Life is full of possibilities, and we are full of potential.

Megalophobia, or the fear of large objects, is not something that I suffer from. I actually love to feel small compared to other things. I love wandering amongst the sequoias in California, listening to them creak in the wind. I love gazing through telescopes and binoculars, to bring our big old universe up close. I absolutely adore going deep into the Blue Ridge Mountains, far enough in so that I can feel embraced by the land without any human interruption.

As a child I was into whales and elephants and dinosaurs and giraffes. Who am I kidding? I still am. I also enjoy operating a couple of million pounds of concrete and steel in the form of a drawbridge, using only my index finger. This job was made for me.

I love broad expanses and sweeping views. I actually enjoy being loomed over. If there is a way to climb on a gigantic statue, I will find it. I’m always fascinated when I see something that’s man-made and yet huge, such as the Hoover Dam. I’m convinced that my love of travel stems from the feeling I have when I’m reminded of just how enormous the world truly is.

I think the reason these things appeal to me so much is that they remind me that even my biggest worries aren’t that big. If I drop my problems into the Grand Canyon, they will all but disappear. If I get too far inside my head, all I have to do is gaze out at the ocean and I know, instinctively, that all the tears I’ve ever cried in my life would not make a dent in its depth. When I allow myself to feel small, I can relax in the knowledge that life is full of possibilities, and we are full of potential.

I’m pretty sure that the opposite of Megalophobia would be Megalophilia, but references to that word are sparse on the internet, and when you do find them, they tend to have a mild sexual component to them. I love large objects, but not to that extent. I have no desire to have an intimate relationship with Mt. Rushmore, for example. (Not that there’s anything wrong with that.)

What inspired me to write this post was an article that Dear Husband shared with me. It’s entitled “Photos That Made Us Feel Like Tiny Specs of Dust”. I urge you to check it out. It’s 45 photographs of colossal things. Looking at these images gave me a profound feeling of calmness. I really feel bad for the phobics out there. They probably never feel calm at all. In this stressful world of ours, I’m beginning to realize that calm is a precious state to be in, indeed.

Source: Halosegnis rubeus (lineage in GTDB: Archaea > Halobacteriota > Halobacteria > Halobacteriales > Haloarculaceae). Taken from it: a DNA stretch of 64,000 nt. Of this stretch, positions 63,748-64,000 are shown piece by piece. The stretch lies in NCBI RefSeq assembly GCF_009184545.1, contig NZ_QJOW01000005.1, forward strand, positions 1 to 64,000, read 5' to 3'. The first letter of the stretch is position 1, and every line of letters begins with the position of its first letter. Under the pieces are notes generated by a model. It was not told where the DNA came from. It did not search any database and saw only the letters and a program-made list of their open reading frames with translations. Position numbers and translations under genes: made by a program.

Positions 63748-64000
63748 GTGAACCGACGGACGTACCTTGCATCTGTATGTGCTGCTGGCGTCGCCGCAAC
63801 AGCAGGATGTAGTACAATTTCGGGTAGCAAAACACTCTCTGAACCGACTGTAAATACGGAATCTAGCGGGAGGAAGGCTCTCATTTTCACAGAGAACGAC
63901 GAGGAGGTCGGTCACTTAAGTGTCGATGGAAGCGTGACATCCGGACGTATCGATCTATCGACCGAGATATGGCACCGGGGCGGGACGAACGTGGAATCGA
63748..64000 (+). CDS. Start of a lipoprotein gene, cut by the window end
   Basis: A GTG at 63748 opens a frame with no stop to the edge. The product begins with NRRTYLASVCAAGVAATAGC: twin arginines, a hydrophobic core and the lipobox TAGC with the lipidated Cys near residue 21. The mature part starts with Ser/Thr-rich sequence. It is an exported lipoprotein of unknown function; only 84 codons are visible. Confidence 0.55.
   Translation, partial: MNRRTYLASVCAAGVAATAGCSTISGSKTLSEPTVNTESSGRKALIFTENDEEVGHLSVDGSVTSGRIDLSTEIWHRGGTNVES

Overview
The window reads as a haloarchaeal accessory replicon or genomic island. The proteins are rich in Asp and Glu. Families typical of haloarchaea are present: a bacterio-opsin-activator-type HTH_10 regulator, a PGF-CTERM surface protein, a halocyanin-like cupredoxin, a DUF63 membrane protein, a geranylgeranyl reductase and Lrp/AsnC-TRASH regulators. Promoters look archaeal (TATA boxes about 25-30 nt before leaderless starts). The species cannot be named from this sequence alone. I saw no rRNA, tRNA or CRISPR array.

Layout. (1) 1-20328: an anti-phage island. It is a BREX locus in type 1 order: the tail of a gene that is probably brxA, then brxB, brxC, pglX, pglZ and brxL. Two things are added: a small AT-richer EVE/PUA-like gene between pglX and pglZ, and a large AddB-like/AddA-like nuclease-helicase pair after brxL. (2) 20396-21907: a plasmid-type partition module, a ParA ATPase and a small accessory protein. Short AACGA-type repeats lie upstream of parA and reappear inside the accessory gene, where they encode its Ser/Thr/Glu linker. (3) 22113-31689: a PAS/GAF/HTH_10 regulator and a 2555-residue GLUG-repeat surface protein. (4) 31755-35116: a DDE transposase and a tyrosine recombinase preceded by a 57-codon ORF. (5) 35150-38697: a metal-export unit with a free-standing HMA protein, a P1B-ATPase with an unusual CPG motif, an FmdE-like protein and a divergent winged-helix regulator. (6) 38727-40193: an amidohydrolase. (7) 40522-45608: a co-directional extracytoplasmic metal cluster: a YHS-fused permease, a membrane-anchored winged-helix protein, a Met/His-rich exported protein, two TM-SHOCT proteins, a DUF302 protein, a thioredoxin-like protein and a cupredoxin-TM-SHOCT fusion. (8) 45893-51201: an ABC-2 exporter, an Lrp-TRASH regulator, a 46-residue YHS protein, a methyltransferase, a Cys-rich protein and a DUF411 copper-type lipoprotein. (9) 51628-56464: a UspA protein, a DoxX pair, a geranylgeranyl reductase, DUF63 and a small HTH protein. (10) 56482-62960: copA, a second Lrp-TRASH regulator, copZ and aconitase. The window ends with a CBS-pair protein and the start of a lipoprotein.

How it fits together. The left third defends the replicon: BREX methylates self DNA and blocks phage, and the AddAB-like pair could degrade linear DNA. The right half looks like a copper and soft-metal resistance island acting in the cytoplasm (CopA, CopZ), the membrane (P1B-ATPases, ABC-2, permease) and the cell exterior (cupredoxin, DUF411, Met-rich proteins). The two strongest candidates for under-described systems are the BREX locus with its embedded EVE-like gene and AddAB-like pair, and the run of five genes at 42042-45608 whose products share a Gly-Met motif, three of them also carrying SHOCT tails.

On a more serious note, I urge all of you to stand with David in this David and Goliath war between Ukraine and Russia. Ukraine may not have the armaments, but they have the heart and the integrity, and they remind us all how important freedom is.

Me and Stalin, in Budapest, 2006

If this little blog has broadened your horizons, check out my book!


Author: The View from a Drawbridge

I have been a bridgetender since 2001, and gives me plenty of time to think and observe the world.

3 thoughts on “Megalophilia?”

  1. I never feel small in the presence of big things; I just feel impressed (sometimes), and even better, as if I was myself augmented. Wonder doesn’t diminish me. Truth be told, sometimes I don’t think much about myself at those moments, but I am glad to be able to observe and know.

    1. “Wonder doesn’t diminish me.” I love that. I may have to find an opportunity to use that at some point. And you challenge me to describe my feelings with more detail. Maybe it’s not insignificant or small that I feel, exactly, because there’s a great deal of comfort that comes with that feeling, too. Perhaps I should call it that state of suddenly realizing that there is much more. More potential. More possibilities. More room to grow.

  2. Absotively. I always got bugged/creeped out when someone said “It’s a small world”–and no I didn’t go to Disneyland.

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